From a scenario generation standpoint, using historical scenarios allows risk factors to evolve in a natural way. This in turn captures actual changes in risk factor correlations, changes which can be especially acute in large market moves. In contrast, a Monte Carlo simulation of scenarios typically allows users to “stress” correlations, but these stresses scenarios are arbitrary which may ultimately lead to misstated risk.

From a valuation framework, we feel that full revaluation of assets provides the most accurate representation of risk, especially for complex instruments such as complex ABS and MBS securities. The assumptions and errors introduced in the Taylor approximation may overwhelm any minor savings in run-time, given today’s powerful and cheap cloud analytics. Further, the Taylor approximation forces users to make and defend qualitative judgements of which partial derivatives to include and which to ignore. This greatly increasing the management burden around VaR as well as regulatory scrutiny around justifying these assumptions.

In short, we believe that a historical scenario, full-revaluation VaR provides the most accurate representation of VaR, and that today’s cheap and powerful computing make this approach feasible for most books and trading positions. For VaR, it’s no longer necessary to settle for second-best.


  1. Board of Governors, Federal Reserve System, “Application of the Market Risk Module in Bank Holding Companies and State Member Banks (SR 09-1),” Federal Reserve System, 2009.

  2. Federal Register, “Code of Federal Regulations, Title 12, Vol.1, Part 3, Subpart F,” 2014.

  3. D. Heath, R. Jarrow and A. Morton, “Bond Pricing and the Term Structure of Interest Rates: A New Methodology for Contingent Claims Valuation,” Econometrica, vol. 60, no.1, pp. 77-105, 1992.

  4. RiskSpan, Inc., “Prepayment Model Validation Report,” 2016.

  5. P. Hartmann, S. Straetmans and C. De Vries, “Asset Market Linkages in Crisis Periods,” The Review of Economics and Statistics, vol. 86, no. 1, pp. 313-236, 2004.

  6. RiskSpan Inc., “RS Residential Credit Model,” 2016.

  7. F. Diebold, A. Hickman, A. Inoue and T. Schuermann, “Scale Models,” Risk, pp. 104-107, 1998.


1 The holding period n is typically one day, ten days, or 21 days (a business-month) although in theory it can be any length period.
2 We can also partition the book into different sub-books or “equivalence classes” and compute VaR on each class in the partition. The entire book is the trivial partition.
3 There is a third approach to VaR: parametric VaR, where the distributions of asset prices are described by the well-known distributions such as Gaussian. Given the often-observed heavy-tail distributions, combined with difficulties in valuing complex assets with non-linear payoffs, we will ignore parametric VaR in this review.
4 The academic literature contains many papers on increased correlation during extreme market moves, for example [5]

5 For example, a bank may have positions in two FX pairs that are poorly correlated in times normal times and highly negatively correlated in times of stress. If a 99%ile worst-move coincides with a stress period, then the aggregate P/L from the two positions may offset each other. If we used the overall correlation to drive a Monte Carlo simulated VaR, the calculated VaR could be much higher.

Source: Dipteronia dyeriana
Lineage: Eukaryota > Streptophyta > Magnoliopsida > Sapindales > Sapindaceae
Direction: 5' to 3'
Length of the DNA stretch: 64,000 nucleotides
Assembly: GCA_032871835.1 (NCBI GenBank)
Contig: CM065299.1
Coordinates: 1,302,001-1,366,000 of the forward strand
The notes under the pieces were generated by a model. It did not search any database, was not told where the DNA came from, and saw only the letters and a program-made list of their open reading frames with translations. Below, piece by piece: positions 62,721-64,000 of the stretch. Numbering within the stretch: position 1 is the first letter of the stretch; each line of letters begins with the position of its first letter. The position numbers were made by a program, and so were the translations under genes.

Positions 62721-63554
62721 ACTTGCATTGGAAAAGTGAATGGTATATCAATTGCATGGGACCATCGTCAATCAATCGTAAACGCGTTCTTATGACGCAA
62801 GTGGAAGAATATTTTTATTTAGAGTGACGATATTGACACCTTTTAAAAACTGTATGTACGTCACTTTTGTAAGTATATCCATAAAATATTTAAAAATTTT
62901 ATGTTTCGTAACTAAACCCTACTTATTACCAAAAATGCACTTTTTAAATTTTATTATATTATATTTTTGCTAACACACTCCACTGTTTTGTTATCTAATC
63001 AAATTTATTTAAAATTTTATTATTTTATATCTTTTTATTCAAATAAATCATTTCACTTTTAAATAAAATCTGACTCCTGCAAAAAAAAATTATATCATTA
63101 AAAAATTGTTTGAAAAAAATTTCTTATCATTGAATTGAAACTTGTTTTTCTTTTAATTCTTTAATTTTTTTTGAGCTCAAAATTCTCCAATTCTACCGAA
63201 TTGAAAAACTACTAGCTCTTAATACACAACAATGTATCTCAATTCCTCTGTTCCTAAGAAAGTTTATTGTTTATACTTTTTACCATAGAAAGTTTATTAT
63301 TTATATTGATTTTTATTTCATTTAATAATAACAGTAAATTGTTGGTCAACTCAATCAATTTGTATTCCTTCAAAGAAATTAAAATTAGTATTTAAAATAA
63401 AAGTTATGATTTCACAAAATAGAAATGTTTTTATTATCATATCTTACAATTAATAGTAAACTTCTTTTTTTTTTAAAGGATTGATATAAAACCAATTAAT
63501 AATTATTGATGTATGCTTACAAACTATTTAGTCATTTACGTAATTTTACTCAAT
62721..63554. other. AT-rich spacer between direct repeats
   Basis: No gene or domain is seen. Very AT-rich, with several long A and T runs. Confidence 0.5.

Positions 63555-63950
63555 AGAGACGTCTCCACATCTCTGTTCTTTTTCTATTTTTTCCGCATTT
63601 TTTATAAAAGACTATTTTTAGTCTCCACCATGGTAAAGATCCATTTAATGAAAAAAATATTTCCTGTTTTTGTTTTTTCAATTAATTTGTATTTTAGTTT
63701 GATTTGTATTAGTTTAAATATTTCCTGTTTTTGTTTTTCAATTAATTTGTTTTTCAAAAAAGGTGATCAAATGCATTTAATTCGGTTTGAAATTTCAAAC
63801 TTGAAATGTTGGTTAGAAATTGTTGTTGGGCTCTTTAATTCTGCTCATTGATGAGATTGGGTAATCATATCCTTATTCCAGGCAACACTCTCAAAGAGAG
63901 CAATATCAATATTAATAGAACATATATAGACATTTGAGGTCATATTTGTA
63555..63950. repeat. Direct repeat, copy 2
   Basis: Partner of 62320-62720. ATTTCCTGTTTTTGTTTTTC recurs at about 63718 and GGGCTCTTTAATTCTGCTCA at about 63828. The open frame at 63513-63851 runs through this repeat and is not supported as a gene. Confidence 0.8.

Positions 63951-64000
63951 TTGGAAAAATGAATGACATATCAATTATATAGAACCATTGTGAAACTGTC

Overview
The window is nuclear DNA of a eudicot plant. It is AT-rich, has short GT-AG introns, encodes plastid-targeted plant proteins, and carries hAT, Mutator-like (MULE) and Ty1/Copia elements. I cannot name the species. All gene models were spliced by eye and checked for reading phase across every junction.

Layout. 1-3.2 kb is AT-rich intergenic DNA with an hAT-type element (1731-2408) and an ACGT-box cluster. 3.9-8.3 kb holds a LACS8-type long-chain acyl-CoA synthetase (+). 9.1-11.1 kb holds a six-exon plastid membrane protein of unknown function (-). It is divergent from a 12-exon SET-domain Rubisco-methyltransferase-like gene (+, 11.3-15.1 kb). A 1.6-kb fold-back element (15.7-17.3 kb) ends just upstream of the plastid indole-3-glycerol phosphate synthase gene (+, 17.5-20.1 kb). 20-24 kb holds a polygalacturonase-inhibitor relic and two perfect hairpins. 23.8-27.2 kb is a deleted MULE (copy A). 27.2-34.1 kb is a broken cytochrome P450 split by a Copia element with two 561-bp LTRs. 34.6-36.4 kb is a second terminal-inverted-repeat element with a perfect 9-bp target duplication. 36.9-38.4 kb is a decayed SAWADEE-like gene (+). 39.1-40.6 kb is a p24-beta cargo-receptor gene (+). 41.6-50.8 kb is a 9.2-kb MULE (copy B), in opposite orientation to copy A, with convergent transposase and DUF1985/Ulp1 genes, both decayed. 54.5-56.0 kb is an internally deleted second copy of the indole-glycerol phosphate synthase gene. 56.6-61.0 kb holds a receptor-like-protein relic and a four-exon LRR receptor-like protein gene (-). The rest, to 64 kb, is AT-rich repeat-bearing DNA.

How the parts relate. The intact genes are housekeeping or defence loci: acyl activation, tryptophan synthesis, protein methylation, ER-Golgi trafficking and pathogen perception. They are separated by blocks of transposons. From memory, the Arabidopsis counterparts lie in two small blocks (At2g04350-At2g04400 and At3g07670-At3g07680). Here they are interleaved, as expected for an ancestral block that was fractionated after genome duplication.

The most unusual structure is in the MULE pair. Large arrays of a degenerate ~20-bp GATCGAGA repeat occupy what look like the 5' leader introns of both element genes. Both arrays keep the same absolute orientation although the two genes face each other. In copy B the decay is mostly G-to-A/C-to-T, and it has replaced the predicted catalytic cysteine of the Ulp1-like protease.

6 This is especially common in MBS, where the first and second derivatives are computed using a secant-line approximation after shifting risk factors, such as shifting rates ± 25bp

7 For example, as rates fall and a mortgage becomes more refinancible, the mortgage’s exposure to implied volatility also increases, implying that the cross-partial for price with respect to rates and vol is non-zero.

8 Further, since we are using finite shifts, the typical assumption that ƒxy = ƒyx which is based on the smoothness of ƒ(x,y) does not necessarily hold. Therefore, we need to compute two sets of cross partials, further increasing the initial setup time.

9 Why is the second derivative non-constant? As rates move significantly, prepayments stop rising or falling. At these “endpoints,” cash flows on the mortgage change little, making the instrument positively convex like a fixed-amortization schedule bond. In between, changes in prepayments case the mortgage to extend or shorten as rates rise or fall, respectively, which in turn make the MBS negatively convex.

10 Much has been written on the weakness of this scaling, see for example [7]

11 For example, using a flexible computation grid RiskSpan can perform a full OAS revaluation on 20,000 MBS passthroughs using a 250-day lookback period in under one hour. Lattice-solved options are an order of magnitude faster, and analytic instruments such as forwards, European options, futures and FX are even faster.

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RS Edge for Loans & Structured Products: A Data Driven Approach to Pre-Trade and Pricing  

The non-agency residential-mortgage-backed-securities (RMBS) market has high expectations for increased volume in 2020. Driven largely by expected changes to the qualified mortgage (QM) patch, private-label securities (PLS) issuers and investors are preparing for a 2020 surge. The tight underwriting standards of the post-crisis era are loosening and will continue to loosen if debt-to-income restrictions are lifted with changes to the QM patch 

PLS programs can differ greatly. It’s increasingly important to understand the risks inherent in each underlying poolAt the same time, investment opportunities with substantial yield are becoming harder to find without developing a deep understanding of the riskier components of the capital structureA structured approach to pre-trade and portfolio analytics can help mitigate some of these challenges. Using a data-driven approach, portfolio managers can gain confidence in the positions they take and make data influenced pricing decisions